The answer, she writes at National Review, is to drill:

Given that we’re spending billions of stimulus dollars to rebuild our highways, it makes sense to think about what we’ll be driving on them. For years to come, most of what we drive will be powered, at least in part, by diesel fuel or gasoline. To fuel that driving, we need access to oil. The less use we make of our own reserves, the more we will have to import, which leads to a number of harmful consequences. That means we need to drill here and drill now.

We rely on petroleum for much more than just powering our vehicles: It is essential in everything from jet fuel to petrochemicals, plastics to fertilizers, pesticides to pharmaceuticals. Ac­cord­ing to the Energy Information Ad­min­is­tra­tion, our total domestic petroleum consumption last year was 19.5 million barrels per day (bpd). Motor gasoline and diesel fuel accounted for less than 13 million bpd of that. Meanwhile, we produced only 4.95 million bpd of domestic crude. In other words, even if we ran all our vehicles on something else (which won’t happen anytime soon), we would still have to depend on imported oil. And we’ll continue that dependence until we develop our own oil resources to their fullest extent.

Those who oppose domestic drilling are motivated primarily by environmental considerations, but many of the countries we’re forced to import from have few if any environmental-protection laws, and those that do exist often go unenforced. In effect, American environmentalists are preventing responsible development here at home while supporting irresponsible development overseas. (read the rest)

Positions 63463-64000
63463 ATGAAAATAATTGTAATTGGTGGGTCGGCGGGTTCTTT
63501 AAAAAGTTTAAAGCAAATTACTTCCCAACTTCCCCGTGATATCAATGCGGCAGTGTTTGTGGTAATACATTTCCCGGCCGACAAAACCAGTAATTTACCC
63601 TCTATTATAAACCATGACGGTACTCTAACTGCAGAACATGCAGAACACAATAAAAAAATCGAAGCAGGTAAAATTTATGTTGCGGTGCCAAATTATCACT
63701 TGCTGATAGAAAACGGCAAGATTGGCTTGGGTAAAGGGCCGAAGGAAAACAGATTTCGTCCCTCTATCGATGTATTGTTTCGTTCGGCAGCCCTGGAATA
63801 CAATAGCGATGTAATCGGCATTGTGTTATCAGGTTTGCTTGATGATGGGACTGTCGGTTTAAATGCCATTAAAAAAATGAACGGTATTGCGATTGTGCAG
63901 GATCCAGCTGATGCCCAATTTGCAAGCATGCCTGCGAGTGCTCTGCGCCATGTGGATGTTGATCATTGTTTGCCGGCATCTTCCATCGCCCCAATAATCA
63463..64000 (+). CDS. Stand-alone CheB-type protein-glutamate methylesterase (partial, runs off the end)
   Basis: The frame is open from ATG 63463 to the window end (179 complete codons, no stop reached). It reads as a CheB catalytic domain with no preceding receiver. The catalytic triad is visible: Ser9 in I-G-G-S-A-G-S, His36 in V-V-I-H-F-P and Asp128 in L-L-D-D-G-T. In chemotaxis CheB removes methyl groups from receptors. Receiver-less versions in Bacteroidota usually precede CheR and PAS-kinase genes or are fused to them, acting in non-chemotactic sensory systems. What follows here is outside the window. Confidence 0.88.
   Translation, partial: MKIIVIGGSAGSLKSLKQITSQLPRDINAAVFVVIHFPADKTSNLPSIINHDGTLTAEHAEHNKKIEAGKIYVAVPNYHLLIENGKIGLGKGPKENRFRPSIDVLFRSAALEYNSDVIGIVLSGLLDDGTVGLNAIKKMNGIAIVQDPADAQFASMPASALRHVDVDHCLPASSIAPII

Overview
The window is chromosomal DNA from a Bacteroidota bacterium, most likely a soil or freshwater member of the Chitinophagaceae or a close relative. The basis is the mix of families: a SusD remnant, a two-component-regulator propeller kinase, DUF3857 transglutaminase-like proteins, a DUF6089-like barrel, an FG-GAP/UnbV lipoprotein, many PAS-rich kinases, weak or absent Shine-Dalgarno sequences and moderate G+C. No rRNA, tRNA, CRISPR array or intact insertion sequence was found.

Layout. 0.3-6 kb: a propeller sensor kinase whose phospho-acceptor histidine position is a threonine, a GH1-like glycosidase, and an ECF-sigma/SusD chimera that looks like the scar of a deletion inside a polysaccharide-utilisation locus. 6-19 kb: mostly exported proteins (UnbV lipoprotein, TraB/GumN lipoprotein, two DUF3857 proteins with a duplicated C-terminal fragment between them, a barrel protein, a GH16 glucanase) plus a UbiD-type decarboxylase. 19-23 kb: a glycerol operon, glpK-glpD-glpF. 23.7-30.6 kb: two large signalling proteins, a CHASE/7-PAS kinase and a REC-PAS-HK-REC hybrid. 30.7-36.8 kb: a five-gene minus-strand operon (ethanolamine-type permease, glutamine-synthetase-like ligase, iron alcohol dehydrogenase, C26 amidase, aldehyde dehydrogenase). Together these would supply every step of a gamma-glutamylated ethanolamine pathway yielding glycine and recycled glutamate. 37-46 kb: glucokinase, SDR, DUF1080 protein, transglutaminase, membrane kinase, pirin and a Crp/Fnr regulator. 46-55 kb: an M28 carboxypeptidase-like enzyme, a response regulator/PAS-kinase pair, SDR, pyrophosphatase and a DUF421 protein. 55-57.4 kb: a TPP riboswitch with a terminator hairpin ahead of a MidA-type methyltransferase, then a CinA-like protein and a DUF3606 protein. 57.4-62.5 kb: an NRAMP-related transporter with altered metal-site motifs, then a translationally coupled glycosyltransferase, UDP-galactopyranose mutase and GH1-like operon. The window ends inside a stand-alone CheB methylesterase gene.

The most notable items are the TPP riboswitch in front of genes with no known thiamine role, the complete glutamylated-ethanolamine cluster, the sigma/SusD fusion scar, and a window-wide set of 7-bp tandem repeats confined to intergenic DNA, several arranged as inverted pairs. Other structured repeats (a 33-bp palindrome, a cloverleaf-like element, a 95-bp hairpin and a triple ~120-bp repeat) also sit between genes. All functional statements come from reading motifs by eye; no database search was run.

Palin is right.  For the sake of our economic and national security we need to unshackle our ability to develop the God-given natural resources that we have here at home.  We can develop and access these resources in environmentally friendly ways providing a transition to a cleaner fuel alternative.  So my answer to her question is, “drill, baby, drill.”  Let’s get it from within our own borders.

It would be the common sense approach, which is why Washington won’t likely go for it.

Shane Vander Hart is the editor of Caffeinated Thoughts.  Feel free to friend him on Facebook or follow him on Twitter.

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Drill, Baby, Drill! Yes We Can!

Posted by Ron Devito on October 16, 2009

by Upinak

The Palination

Oh Yes We Can! Drill, Baby, Drill!

Isn’t it great when something can be used for a different purpose?

On Sarah Palin’s new article with the National Review, she lays it down in a way that I have been telling people for years.

1. An environmentalist populace is a problem.

2. Oil, even now is used in everything, including “Electric Cars”.

3. Time to build new refineries.

4. Oil importation is not helping America.

5. Alternatives in energy are not the means to an all.